The boss won't fire

The boss won't fire

source-image
Feb 01, 2006

Q. The doctor won't fire a problem employee. What can I do?


Dr. Mary Ann Vande Linde
While the decision to fire is up to your boss, you do have the power to confront an employee if she's making mistakes that affect the practice. "Just remember to focus on the person's behavior, not her personality," says Mary Ann Vande Linde, DVM, a practice management consultant with VMC Inc. in Evergreen, Colo. Give a specific example that outlines the problem. Perhaps Amanda didn't get all of the filing done last night, so you had to finish up in the morning when clients were waiting.

"Peer pressure is a very effective method of encouraging people to do their best," says Dr. Vande Linde. If the problem continues, you'll need to discuss the issue with the practice manager or doctor. The key, says Dr. Vande Linde, is to be brief and specific. Many doctors are task-oriented, and they may tune you out if you give the whole back story. Just as you did with the co-worker, give examples and explain how the problem affects the practice.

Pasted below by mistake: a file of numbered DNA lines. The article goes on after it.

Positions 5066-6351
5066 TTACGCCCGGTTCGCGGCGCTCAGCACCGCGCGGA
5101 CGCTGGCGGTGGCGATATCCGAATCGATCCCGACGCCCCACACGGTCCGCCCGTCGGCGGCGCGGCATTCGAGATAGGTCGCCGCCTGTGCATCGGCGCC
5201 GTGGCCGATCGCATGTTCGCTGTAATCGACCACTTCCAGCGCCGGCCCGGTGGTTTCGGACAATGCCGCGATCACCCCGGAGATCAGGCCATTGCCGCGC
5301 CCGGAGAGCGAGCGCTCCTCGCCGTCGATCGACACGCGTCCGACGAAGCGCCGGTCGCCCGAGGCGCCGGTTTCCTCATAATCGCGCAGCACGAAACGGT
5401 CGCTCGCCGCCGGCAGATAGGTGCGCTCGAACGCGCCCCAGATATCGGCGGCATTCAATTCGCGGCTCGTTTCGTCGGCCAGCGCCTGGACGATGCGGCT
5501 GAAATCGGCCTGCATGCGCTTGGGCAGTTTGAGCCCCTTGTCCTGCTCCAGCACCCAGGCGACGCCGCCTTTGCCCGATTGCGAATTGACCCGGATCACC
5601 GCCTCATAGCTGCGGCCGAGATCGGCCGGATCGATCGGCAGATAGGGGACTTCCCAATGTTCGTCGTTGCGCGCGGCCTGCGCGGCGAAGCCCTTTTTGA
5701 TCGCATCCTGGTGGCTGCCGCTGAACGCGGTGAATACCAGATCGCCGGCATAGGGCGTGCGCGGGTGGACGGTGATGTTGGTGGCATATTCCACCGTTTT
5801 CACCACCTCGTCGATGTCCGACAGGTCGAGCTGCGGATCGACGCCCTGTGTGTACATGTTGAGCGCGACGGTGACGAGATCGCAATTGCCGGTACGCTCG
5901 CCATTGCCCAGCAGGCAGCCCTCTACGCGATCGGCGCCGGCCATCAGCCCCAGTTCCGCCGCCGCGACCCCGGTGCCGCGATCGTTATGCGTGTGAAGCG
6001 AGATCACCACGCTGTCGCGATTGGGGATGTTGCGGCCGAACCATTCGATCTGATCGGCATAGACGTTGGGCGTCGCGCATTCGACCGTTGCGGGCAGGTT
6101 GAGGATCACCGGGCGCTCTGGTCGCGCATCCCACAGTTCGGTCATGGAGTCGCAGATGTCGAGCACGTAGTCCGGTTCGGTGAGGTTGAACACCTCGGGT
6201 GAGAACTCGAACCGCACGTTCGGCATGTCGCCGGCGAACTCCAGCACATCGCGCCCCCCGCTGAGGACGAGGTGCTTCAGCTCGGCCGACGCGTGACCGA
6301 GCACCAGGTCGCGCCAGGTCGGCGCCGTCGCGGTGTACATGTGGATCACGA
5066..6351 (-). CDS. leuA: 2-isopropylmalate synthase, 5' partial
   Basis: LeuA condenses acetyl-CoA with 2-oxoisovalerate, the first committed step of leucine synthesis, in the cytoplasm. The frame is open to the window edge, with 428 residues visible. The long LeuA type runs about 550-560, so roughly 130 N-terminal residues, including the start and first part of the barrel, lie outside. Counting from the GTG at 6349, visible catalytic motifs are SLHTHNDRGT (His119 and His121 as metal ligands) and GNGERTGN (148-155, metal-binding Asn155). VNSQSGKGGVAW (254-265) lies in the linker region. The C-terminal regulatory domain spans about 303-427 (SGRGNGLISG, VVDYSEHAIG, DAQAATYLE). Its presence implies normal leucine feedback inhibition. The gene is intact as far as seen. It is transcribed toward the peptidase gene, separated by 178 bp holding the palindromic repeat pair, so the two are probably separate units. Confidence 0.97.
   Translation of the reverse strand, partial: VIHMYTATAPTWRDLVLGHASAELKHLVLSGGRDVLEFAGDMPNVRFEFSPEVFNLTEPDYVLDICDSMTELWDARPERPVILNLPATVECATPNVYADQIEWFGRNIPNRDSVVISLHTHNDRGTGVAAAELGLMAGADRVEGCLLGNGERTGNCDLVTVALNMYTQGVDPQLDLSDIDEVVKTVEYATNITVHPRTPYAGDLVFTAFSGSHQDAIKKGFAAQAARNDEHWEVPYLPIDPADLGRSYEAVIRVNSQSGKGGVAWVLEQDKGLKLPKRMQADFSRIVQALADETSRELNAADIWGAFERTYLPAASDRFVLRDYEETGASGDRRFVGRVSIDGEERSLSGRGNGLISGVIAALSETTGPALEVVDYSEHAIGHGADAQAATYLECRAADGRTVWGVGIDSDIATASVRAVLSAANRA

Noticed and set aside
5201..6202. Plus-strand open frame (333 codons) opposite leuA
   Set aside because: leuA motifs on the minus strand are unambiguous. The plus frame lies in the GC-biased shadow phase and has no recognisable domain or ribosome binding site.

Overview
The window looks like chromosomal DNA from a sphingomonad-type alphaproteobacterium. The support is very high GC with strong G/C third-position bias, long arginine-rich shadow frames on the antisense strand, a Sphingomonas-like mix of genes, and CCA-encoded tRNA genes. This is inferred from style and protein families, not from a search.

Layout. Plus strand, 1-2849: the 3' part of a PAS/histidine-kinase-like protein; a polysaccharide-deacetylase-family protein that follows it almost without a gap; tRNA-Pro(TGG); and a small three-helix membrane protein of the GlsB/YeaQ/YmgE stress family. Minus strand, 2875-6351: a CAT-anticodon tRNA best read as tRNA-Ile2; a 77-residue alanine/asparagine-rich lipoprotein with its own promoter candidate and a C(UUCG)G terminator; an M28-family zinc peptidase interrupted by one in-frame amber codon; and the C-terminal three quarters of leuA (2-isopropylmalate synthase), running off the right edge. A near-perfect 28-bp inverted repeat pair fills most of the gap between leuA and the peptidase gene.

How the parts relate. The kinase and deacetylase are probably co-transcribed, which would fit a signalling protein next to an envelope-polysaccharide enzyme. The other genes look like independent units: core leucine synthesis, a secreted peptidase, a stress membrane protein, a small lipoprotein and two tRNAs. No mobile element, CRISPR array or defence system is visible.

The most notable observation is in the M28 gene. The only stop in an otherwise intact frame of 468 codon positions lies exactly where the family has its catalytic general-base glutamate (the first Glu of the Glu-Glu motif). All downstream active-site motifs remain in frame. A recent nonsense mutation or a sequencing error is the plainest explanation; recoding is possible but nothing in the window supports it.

Finally, remember there are some things you can't change. "If the problem isn't in your sphere of influence, you may need to ask yourself, 'How can I learn to accept this?'"

Proceedings papers for techs

The very best behavior advice for new puppy owners (Proceedings)

CVC IN SAN DIEGO PROCEEDINGS

The entire hospital staff should play a role in the counseling of new puppy owners.

The technician's role creating a behavior centered veterinary practice (Proceedings)

CVC IN SAN DIEGO PROCEEDINGS

A focus on pet behavior in the veterinary clinic is an excellent practice builder.

Trying times--dealing with canine adolescent dog (Proceedings)

CVC IN SAN DIEGO PROCEEDINGS

A behavior wellness exam is an opportunity to check up on a pet’s behavioral health and answer any related questions a client may have.

Enriching geriatric patients' lives (Proceedings)

CVC IN SAN DIEGO PROCEEDINGS

An important time for practices to include a behavioral exam is when a pet becomes a senior.

Tubes and tracheas--all about endotracheal tubes and lesions in difficult intubations (Proceedings)

CVC IN SAN DIEGO PROCEEDINGS

Endotracheal tubes are usually made from silicone, polyvinyl chloride (PVC) plastic or red rubber.